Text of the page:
Crooked Rain Crooked Rain
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Frequently Bought Together
Customers Who Viewed This Item Also Viewed
|1. Silence Kit|
|2. Elevate Me Later|
|3. Stop Breathin|
|4. Cut Your Hair|
|5. Newark Wilder|
|7. Gold Sounds|
|9. Range Life|
|10. Heaven Is A Truck|
|11. Hit The Plane Down|
|12. Fillmore Jive|
Crooked Rain, Crooked Rain was released in 1994. With this album, the band abandoned the lo-fi sound displayed on Slanted and Enchanted (as well as their drummer, Gary Young). During the tour for Slanted, the band added percussionist Bob Nastanovich and bassist Mark Ibold; partway through this album's recording sessions, Gary Young was replaced by Steve West. The album featured the band at its most easily accessible, and the single "Cut Your Hair" was Pavement’s closest brush with mainstream success.
On their second full-length album (not counting a compilation of early singles and EPs), Pavement emerge from the noisy clang and clutter to reveal the once-hidden songcraft and passion that made their previous recordings so mysteriously fascinating. The mystery may have receded on Crooked Rain, Crooked Rain, but the fascination increases, for this album confirms what we only suspected before: Pavement are a great rock & roll band. The two Stockton, California, slackers who founded the band in 1989 have mastered the pop alchemy of transforming the collision of impatient youthful desires and a hostile world into aching, melodic vocals and driving, melodic guitar riffs. The band's cofounders use an element of suspense to illustrate just how fragile romantic optimism really is. When Steve Malkmus yearns for a human connection in his suburban community ("Silence Kid," "Range Life") or in the alternative-rock scene ("Cut Your Hair," "Fillmore Jive"), the elegant melodies let us know that the yearning is unironic, while the unstable guitars let us know the prospects are bleak. On the album's last song, they bid "good-night to the rock & roll era" even as they're giving it a new lease on life. --Geoffrey Himes --This text refers to an out of print or unavailable edition of this title.
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Top Customer Reviews
1. Silence Kit: Starts off meandering, then turns into a steady, anthemic, pop-rock song.
2. Elevate Me Later: Your standard indie-pop song, with trademark Malkmus lyricism "...range roving cinema stars, I wouldn't want to shake their hands cause they're in such a high-protein land."
3. Stop Breathin: Didn't like this track at first, but now I love it. Dark, slow, with a fantastically simple and memorable chorus.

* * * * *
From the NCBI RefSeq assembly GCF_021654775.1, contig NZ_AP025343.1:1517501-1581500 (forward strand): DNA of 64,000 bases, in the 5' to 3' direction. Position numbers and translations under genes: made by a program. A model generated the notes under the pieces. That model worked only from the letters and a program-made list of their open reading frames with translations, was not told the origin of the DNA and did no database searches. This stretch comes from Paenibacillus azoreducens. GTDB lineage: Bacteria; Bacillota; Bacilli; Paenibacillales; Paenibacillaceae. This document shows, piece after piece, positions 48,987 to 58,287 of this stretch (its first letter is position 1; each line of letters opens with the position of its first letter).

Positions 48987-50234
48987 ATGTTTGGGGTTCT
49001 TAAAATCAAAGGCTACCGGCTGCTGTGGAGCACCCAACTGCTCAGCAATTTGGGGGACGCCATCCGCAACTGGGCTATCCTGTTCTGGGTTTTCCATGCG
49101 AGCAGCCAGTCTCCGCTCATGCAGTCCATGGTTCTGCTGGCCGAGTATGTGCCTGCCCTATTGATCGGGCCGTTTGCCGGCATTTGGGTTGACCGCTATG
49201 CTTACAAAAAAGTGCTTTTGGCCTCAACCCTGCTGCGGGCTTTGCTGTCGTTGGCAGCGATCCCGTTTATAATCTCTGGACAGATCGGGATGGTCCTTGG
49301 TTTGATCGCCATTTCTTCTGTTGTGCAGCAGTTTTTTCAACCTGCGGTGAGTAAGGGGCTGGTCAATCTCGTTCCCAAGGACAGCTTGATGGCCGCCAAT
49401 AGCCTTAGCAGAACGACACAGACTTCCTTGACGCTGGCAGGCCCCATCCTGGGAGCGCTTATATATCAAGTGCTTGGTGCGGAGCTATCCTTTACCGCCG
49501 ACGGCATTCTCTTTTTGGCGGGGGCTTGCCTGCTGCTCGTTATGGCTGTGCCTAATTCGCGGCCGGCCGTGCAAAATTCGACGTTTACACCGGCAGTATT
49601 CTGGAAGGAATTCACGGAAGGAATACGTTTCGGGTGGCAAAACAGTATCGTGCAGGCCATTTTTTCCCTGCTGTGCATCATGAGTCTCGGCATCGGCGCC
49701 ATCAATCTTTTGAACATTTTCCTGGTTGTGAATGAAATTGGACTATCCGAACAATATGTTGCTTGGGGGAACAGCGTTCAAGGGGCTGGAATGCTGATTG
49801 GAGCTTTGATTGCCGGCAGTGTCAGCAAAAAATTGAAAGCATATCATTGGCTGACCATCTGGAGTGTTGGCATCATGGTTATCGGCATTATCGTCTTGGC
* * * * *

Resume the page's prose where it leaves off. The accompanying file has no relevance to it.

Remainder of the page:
4. Cut Your Hair: This more of the same fun, catchy, pop rock, with a blatantly sarcastic Stephen Malkmus poking fun at the music industry.
5. Newark Wilder: Sounds kinda like filler. Too soft with not much flow or substance.
6. Unfair: High energy, punky song with another fantastic, sing along chorus.
7. Gold Soundz: One of my favorites. The songs bounces and rolls along steadily with heartfelt melodies and obscure lyrics.
8. 5-4=Unity: Quirky, odd instrumental ditty. Another one of my favorites.
9. Range Life: My personal favorite. Five minutes of folky, soft-spoken, pop rock. Malkmus comes down to earth on this song's lyrics for a change, and what we hear is Malkmus pondering about his life and the world he lives in.
10. Heaven is a truck: Filler. Nothing special here.
11. Hit the plane down: I guess this was their shot at playing something harder than usual, but it's strange, cause this song fails, but they had it right on Unfair only 5 tracks earlier.
12. Filmore Jive: Slow, spaced out. Decent song if you can actual immerse yourself in it, which is kind of difficult.
Pavement hails from Stockton, California and so the whole record has a really hazy "Californian" feel to it that would probably be enhanced while under the influence of cannibis and staring intently at a lava lamp. That may or may not be related to the fact that any baby boomer could swear "Range Life" was a Creedence song.
If you are looking to get into Pavement I would buy this album first, because I think it is instantly likable and probably will not take as many repeated listens to get used to like some of Pavement's more experimental endeavors require. Enjoy!
PS... If you ever plan on going to California (or already live there) this album needs to go with you!
I bought this album on a whim (never heard the band) and went home to lie down (shortly after a serious car accident and many pain killers). I let the CD play through about 7 times then I finally had to shut it off.
For real - listen to this album and you will realize why the name PAVEMENT was dropped by so many great artists of the late 90's - tough on the ears at first but chock full of staying power in the long run, which is what really matters. This album will always remain in my top 10 of all time.
Most recent customer reviews
This is a great heavy-duty vinyl pressing. I've now owned this on three formats and this is the best! Very happy with the price also.Published 20 months ago by Jon G
"Crooked Rain, Crooked Rain" has a lot of great tracks, a few good tracks, and no bad tracks. Read morePublished on April 15 2004 by Laurence Rosenthal